Francis Carnac Brown, British cotton planter in Malabar, testifying before a Parliamentary Committee in 1846 says "The story of cotton in India is not half told, how it was systematically depressed from the earliest date that American cotton came into competition with it about the year 1786, how for 40 or 50 years thereafter one half of the crop was taken in kind as revenue, the other half by the sovereign merchant at a price much below the market price of the day which was habitually kept down for the purpose, how the cotton farmer's plough and bullock were taxed, the Churkha taxed, the bow taxed and the loom taxed, how inland custom houses were posted in and around every village on passing which cotton on its way to the Coast was like every other produce taxed afresh; how it paid export duty both in a raw state and in every shape of yarn, of thread, cloth or handkerchief, in which it was possible to manufacture it; how the dyer was taxed and the dyed cloth taxed, plain in the loom, taxed a second time in the dye vats, how Indian piece goods were loaded in England with a prohibitory duty and English piece goods were imported into India at an ad valorem duty of 2 1/2 per cent. It is my firm conviction that the same treatment would have long since converted any of the finest countries in Europe into wilderness. But the Sun has continued to give forth to India its vast vivifying rays, the Heavens to pour down upon the vast surface its tropical rains. These perennial gifts of the Universal Father it has not been possible to tax."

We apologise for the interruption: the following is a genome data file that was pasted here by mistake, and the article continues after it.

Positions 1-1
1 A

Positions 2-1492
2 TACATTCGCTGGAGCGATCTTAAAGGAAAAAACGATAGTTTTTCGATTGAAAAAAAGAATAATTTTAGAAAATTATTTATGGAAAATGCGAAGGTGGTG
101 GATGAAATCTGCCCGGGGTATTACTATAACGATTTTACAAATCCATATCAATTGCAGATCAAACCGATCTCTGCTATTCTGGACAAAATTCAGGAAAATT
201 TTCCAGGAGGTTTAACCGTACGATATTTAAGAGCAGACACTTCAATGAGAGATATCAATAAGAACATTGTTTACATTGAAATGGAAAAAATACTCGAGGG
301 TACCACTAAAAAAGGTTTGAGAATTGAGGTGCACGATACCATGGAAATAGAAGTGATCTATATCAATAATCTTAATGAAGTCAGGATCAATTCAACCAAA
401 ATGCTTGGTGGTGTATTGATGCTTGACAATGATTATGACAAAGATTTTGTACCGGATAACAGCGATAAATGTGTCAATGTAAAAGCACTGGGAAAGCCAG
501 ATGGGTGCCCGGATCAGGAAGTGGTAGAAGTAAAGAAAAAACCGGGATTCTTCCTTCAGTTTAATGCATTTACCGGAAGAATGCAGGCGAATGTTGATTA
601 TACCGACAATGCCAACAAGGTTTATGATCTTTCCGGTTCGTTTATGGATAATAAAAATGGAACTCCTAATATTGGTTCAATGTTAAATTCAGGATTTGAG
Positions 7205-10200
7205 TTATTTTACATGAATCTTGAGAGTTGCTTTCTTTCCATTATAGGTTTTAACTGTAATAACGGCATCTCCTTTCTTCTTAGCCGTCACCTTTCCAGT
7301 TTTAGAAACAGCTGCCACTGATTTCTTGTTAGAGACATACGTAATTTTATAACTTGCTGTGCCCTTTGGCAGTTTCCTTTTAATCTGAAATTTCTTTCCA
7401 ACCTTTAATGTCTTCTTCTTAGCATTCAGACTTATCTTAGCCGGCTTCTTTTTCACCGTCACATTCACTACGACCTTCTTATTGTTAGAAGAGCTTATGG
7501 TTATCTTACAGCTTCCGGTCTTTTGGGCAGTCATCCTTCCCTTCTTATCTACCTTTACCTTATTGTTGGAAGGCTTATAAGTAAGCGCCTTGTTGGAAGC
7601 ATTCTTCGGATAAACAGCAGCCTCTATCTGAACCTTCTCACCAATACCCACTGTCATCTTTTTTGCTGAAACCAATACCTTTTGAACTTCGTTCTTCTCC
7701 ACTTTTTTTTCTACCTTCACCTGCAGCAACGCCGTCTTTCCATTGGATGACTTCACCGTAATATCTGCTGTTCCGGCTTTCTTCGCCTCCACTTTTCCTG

Revenue & taxes were levied by the East India Company.
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